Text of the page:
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Qualitative interviews with non-national tuberculosis patients in Cairo, Egypt: understanding the financial and social cost of treatment adherence
  • Published Date:
    Oct 1 2015
  • Source:
    Health Soc Care Community. 24(6):e164-e172.


Public Access Version Available on: November 01, 2017 information icon
Please check back on the date listed above.
Details:
  • Pubmed ID:
    26429771
  • Pubmed Central ID:
    PMC4818192
  • Funding:
    CC999999/Intramural CDC HHS/United States
  • Document Type:
  • Collection(s):
  • Description:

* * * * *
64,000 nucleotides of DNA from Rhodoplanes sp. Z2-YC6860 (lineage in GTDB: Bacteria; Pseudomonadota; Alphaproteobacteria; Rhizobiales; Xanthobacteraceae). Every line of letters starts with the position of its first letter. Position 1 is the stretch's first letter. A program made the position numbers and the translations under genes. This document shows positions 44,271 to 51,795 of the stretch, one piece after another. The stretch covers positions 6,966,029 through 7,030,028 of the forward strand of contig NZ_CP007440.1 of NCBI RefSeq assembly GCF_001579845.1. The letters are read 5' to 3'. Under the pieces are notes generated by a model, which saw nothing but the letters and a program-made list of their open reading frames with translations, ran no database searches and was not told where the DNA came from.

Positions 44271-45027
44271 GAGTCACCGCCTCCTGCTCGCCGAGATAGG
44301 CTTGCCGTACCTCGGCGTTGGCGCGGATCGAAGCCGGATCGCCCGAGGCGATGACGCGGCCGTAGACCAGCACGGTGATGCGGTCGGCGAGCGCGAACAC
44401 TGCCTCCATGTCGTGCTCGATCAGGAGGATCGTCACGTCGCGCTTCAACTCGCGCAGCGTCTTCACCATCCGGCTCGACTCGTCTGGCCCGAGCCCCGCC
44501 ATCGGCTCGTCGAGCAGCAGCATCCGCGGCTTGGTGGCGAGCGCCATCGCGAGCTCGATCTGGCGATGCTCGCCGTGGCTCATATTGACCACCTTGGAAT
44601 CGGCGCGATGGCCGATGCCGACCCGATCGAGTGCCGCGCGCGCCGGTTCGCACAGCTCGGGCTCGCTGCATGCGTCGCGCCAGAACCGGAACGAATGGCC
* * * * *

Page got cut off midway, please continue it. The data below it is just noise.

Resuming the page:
Limited data are available about the challenges of non-national TB patients undergoing long-term treatment courses in an urban setting. This study aimed to understand the financial and social cost of adherence of non-national TB patients in Cairo, Egypt as a means to inform the development of context-specific interventions to support treatment adherence. In 2011, 22 in-depth interviews were conducted with TB patients from Sudan, Ethiopia, Eritrea, Somalia and Djibouti to obtain qualitative data. Analysis was based on thematic analysis that aimed to identify recurrent themes and codes from the narratives. The study identified a number of factors that influence TB treatment adherence. Uncertain financial status due to limited or no employment was frequently discussed in interviews, which resulted in fear of not being able to support family, loss of pride, dependence on family and friends, fear of losing housing, food insecurity and limited food options. Respondents also feared infecting other household members and longed for opportunities to discuss their illness and treatment experiences with other individuals but their social networks were often limited. TB-related stigma was driven by shame and blame of infection. Respondents also believed stigma was based on their foreign origin. Stigma manifested in distancing and exclusion in various ways, resulting in isolation, psychological distress and reluctance to disclose TB status to others. Poverty-related factors and social context with a special focus on stigma should be considered when developing strategies for supporting long-term treatment courses for non-national patients in Cairo and other similar urban settings.

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